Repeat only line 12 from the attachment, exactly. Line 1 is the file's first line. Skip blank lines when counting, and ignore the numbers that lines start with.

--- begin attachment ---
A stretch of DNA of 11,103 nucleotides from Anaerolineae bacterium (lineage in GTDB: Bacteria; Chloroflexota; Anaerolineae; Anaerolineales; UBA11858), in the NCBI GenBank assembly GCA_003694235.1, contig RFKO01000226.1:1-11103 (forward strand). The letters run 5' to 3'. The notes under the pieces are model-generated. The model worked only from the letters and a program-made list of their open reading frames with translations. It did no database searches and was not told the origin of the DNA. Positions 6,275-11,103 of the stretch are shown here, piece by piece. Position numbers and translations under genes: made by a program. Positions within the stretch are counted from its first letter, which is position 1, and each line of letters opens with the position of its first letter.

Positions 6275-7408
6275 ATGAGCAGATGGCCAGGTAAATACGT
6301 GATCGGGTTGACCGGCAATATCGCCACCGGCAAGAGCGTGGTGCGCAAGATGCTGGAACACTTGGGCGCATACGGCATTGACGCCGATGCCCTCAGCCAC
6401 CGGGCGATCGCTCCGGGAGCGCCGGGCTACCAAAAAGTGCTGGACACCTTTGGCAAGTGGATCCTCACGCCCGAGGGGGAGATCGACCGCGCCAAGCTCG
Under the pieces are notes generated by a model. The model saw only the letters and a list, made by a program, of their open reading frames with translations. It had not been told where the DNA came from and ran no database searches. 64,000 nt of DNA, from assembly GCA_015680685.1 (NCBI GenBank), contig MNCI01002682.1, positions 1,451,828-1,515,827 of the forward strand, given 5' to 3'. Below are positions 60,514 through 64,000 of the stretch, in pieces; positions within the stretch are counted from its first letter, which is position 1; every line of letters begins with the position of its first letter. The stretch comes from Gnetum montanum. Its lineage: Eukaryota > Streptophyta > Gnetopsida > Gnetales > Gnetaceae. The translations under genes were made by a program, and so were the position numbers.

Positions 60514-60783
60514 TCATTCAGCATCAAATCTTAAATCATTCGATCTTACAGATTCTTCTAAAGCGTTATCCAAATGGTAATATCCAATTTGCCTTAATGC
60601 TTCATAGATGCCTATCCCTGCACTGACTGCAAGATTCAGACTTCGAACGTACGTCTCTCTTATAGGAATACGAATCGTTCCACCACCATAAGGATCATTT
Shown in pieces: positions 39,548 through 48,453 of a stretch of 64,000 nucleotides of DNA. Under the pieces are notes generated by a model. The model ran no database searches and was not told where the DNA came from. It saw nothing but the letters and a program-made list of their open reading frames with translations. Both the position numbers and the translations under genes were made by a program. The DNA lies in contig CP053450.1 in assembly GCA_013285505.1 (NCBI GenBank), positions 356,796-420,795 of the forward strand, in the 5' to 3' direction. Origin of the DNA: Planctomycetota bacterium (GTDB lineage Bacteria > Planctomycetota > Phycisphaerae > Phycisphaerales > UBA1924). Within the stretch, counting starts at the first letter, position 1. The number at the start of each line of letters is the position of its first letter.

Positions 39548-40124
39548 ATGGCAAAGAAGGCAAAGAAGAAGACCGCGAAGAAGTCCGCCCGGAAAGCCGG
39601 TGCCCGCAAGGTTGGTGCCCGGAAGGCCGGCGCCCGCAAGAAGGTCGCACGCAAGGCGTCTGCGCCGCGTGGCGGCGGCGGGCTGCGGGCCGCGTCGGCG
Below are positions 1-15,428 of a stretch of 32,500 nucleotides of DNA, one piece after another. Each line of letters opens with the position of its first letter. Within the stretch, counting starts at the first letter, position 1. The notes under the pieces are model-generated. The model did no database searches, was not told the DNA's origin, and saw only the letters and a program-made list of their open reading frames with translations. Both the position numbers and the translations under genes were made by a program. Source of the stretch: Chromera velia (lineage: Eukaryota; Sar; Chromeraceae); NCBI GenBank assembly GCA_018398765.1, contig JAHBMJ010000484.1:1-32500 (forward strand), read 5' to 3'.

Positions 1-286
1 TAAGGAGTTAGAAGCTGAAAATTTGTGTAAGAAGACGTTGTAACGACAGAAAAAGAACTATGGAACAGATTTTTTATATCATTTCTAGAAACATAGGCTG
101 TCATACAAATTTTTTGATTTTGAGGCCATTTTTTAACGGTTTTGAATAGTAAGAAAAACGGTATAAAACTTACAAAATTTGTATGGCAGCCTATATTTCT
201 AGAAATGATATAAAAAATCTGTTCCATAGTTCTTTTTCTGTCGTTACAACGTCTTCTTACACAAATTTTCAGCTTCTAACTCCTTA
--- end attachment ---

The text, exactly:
39548 ATGGCAAAGAAGGCAAAGAAGAAGACCGCGAAGAAGTCCGCCCGGAAAGCCGG